As I learned last year, besides honoring those loved ones who have passed, some participants choose to make political statements. Just so they meet the rules of the parade which one is no one may participate in the parade if they are not either wearing make-up or a skull mask.
To be perfectly truthful, I have just recently started watching Breaking Bad (I do not watch a lot of TV anymore – primarily the news). In fact, I am confident that I have spent more time watching the film crews shooting scenes here around Albuquerque than I have actually watching the show. But one of the episodes I watched the other night just so happens to be the same episode used to create this spoof – AMC’s Breaking Bad as a sitcom on ABC. I most definitely caught the humor – and I have very nearly become a major Breaking Bad fan overnight.
Recently a pharmacist at the Walgreens Pharmacy at 10300 Central Ave SE in Albuquerque, NM, refused to fill customer Susanne Koestner’s prescription for birth control because it was “against his religion.” The ACLU of New Mexico has stepped in and posted a petition online for those of you who would like to sign it.
The American Civil Liberties Union of New Mexico says Koestner’s difficulty getting birth control medication amounts to sex discrimination because Mononessa is a contraceptive for females.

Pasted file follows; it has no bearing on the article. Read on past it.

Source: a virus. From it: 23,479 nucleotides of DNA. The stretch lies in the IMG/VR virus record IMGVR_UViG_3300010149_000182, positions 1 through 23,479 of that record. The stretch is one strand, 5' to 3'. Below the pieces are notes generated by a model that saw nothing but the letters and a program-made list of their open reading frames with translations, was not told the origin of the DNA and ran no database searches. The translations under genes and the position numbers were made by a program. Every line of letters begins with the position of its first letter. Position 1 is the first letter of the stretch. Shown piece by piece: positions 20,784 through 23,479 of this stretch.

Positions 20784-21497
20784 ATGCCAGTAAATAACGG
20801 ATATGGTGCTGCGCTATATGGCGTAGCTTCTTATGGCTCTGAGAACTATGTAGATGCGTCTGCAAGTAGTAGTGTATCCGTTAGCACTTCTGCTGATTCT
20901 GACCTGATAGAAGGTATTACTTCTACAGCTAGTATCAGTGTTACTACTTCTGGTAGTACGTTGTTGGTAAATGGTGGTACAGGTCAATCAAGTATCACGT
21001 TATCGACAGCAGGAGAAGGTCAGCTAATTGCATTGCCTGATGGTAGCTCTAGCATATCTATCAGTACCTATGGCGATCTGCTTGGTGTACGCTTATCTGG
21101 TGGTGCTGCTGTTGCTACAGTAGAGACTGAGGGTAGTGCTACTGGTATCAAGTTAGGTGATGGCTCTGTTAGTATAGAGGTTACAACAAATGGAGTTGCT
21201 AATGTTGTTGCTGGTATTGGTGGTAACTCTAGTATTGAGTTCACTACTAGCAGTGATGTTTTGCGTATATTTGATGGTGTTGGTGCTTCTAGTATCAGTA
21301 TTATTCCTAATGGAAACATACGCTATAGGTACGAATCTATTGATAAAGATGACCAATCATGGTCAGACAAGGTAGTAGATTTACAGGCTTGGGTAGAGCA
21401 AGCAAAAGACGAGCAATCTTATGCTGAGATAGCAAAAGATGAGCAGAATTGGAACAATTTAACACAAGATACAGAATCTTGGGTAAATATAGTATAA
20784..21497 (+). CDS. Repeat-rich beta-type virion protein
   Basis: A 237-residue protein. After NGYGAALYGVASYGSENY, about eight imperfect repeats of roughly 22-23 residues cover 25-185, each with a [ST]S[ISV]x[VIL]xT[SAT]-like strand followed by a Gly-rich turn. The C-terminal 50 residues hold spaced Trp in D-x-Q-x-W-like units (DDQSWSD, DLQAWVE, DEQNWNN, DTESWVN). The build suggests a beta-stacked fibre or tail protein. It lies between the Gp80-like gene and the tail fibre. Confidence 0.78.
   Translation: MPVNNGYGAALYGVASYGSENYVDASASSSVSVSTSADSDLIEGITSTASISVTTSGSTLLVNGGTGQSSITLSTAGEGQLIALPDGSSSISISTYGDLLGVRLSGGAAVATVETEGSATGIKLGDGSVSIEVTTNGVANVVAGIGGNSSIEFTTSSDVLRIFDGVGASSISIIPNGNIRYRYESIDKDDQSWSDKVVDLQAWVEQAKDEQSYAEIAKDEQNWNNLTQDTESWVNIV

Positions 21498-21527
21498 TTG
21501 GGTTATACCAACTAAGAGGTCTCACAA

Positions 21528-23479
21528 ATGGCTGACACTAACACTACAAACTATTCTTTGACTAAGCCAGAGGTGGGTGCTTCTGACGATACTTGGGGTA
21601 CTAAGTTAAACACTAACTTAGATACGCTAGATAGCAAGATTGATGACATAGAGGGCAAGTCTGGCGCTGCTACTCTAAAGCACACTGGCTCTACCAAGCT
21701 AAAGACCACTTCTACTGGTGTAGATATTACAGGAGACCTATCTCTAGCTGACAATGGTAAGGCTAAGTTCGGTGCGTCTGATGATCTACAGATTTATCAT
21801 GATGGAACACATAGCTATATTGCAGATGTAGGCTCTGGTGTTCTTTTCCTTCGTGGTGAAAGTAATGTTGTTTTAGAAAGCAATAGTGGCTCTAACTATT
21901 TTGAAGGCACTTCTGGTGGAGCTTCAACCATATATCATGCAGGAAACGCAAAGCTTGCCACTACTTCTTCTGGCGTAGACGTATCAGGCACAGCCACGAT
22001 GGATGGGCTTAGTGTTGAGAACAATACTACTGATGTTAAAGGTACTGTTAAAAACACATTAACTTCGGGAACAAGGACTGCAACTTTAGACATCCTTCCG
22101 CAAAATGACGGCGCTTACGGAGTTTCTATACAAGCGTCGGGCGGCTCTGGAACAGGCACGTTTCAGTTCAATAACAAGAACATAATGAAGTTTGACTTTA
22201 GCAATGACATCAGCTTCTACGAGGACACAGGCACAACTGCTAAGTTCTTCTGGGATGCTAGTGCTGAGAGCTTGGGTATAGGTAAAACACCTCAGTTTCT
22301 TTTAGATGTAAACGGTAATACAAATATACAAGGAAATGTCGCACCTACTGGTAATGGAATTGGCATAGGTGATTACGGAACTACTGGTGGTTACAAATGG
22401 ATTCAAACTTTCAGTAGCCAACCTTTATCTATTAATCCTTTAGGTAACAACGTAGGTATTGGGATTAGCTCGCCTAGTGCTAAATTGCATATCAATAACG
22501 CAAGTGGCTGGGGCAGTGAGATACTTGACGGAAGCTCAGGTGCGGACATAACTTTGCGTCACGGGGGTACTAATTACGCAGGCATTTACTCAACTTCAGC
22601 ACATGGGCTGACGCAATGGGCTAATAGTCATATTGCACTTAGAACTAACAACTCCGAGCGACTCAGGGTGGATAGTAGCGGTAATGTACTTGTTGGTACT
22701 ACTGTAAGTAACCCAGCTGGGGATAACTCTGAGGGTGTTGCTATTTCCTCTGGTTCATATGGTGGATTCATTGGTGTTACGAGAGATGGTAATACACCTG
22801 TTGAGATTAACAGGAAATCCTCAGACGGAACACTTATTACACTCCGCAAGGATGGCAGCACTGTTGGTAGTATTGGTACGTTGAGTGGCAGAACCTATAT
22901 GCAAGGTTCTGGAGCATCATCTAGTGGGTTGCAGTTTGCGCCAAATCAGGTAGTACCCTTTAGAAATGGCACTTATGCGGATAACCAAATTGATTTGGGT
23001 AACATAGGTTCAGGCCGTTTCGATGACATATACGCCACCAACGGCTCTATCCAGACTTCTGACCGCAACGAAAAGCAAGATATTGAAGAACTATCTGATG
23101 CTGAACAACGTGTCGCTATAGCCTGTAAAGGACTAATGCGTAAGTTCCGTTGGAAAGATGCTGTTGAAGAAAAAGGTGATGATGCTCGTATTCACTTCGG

• Sun will be low on the horizon for the event.
• The centerline for the event passes nearly through the Albuquerque International Airport. Any location in the metro area will provide an excellent view of the eclipse.
This is a photo I took of a hot air balloon flying low overhead.
To best see it, click on the image once to enlarge, then again for full size.
This is one day of my Project 365: A Photo a Day for a Year. So, please check out the new additions.
The Balloonist’s Prayer:
May the winds welcome you with softness.
May the sun bless you with its warm hands.
May you fly so high and so well that God joins you in laughter
And sets you gently back into the loving arms of Mother Earth.
~ Author Unknown
Two men spent their Super Bowl weekend in jail because of a dispute over a stolen burrito.
Two Albuquerque police officers were fired on Wednesday, November 16th, 2011, after a brutal beating and head kicking incident of a car theft suspect back in February this year. Officers John Doyle and Robert Woolever had both been with the department for about four years.
This parking garage surveillance video shows Doyle kicking Nicholas Blume, accused of car theft, in the head multiple times. More…
City will not ban fireworks due to fear of civil lawsuits
Apparently the city of Albuquerque will not ban fireworks due to a fear of possible civil lawsuits. How asinine is this? New Mexico is in the the worst drought in recorded history… and the city is worried about law suits?
How about this… when we lose numerous homes due to a careless firecracker, those homeowners who lost their homes should sue the city for NOT banning fireworks.
Since the city will not ban fireworks (is there money under the table here???)… then here is my personal plea to all… please, wait until next year. Wait until the monsoons have passed, and hopefully rehydrated the state…. then set your fireworks off.
I am not anti-fireworks… I grew up with a family that had annual firework extravaganzas every Fourth in our rural Indiana fields. Love them! But I favor keeping our Bosque, keeping our National Forests, and keeping our homes over fireworks any day.